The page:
There’s something exciting about genuinely divisive cinema. Lots of films come and go with huge critical acclaim or a gluttony of one-star reviews, but it’s rare to find films that completely split people down the middle. Think of David Lynch’s Blue Velvet, despised by Roger Ebert yet loved by his on-screen partner Gene Siskel. Recall Gaspar Noe’s Irreversible, a deeply distressing film that caused many to flee cinemas. In recent years, Darren Aronofsky’s mother! split critical opinion; some found it wild and intense, while others believed the director had disappeared up his own arse.
This week, another such film is being released in the UK, nearly a year after it premiered at Cannes to bewildered reactions. David Robert Mitchell’s Under the Silver Lake, his follow-up to the terrifying It Follows, couldn’t be more polarising. Time Out gave it five stars, calling it ‘hypnotic, spiralling and deliriously high”, while Peter Bradshaw of the Guardian despised the film, ranting that it is “catastrophically boring, callow and indulgent”. Whether good or bad, these reactions always suggest a film with grand ambitions, a film that challenges taboos or offers no easy frame of reference – a film that dares to be genuinely different. Having watched Under the Silver Lake, I can understand the mixed reactions and intense love/hatred.
But just what is it that makes Under the Silver Lake such an oddity?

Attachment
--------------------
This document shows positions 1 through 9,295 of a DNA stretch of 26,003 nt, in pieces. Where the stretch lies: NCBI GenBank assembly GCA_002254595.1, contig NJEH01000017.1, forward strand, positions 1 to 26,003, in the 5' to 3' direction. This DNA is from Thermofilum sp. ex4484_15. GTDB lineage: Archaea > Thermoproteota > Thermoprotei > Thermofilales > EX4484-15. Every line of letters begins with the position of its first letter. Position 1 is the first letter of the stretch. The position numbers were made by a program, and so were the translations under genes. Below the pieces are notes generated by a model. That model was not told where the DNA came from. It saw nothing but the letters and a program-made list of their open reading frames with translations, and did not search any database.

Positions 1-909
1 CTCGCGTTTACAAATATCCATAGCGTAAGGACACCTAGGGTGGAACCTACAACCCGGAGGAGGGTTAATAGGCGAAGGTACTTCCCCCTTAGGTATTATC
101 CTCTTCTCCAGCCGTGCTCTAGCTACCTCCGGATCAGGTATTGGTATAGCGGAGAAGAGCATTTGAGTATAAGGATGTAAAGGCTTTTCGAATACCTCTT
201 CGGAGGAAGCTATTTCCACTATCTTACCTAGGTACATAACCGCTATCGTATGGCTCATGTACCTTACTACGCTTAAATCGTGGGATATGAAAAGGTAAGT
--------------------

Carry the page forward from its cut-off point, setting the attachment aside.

2019 is an interesting time for television comedy. While traditional sitcoms are still as popular as ever (just look at the success of Derry Girls in the UK), it feels like comedy writers are exploring darker, weirder ideas. In America, violent black comedy hitman saga Barry and time loop mystery Russian Doll have recently captured audiences’ imaginations, while returning hit The Good Place has taken the ideas of a conventional sitcom and boosted them with more twists and turns than your average season finale.
It goes even further in the UK. In the last few years, the most acclaimed British comedies have included Inside No. 9 (a macabre anthology from League of Gentlemen creators Reece Shearsmith and Steve Pemberton), Catastrophe (a painful, painfully-funny comedy drama about marriage and parenthood), and Phoebe Waller-Bridge’s stunning Fleabag (following a young woman going through an emotional crisis). Though there’s still room for crowd-pleasers like Peter Kay’s Car Share and mockumentaries like People Just Do Nothing, TV comedy is increasingly pushing boundaries and provoking reactions beyond laughter.
With that in mind, I would like to talk about Flowers, Will Sharpe’s extraordinary comedy drama. Though Flowers has slapstick, silly one-liners, and incredibly graphic children’s drawings, I cannot understate the darkness at the heart of this unique programme; this is possibly the saddest programme I have ever seen. Suicide, grief, and loneliness provide a backbone to the story of the Flowers family, consisting of depressed father Maurice (Julian Barratt), desperate mother Deborah (Olivia Colman), unpredictable daughter Amy (Sophia De Martini), manchild son Donald (Daniel Rigby), and Shun (played by Sharpe himself), the Japanese illustrator who will do everything he can to keep his makeshift family together.
Forget Green Book’s baffling victory and Rami Malek’s undeserved Best Actor win. There is only one Oscar that mattered last night (24th Feb), and it is national treasure Olivia Colman winning a much-deserved Best Actress award for her performance in The Favourite. It’s been a long, unusual journey for Colman, and last night was the crowning glory of what has been a tremendous two decades.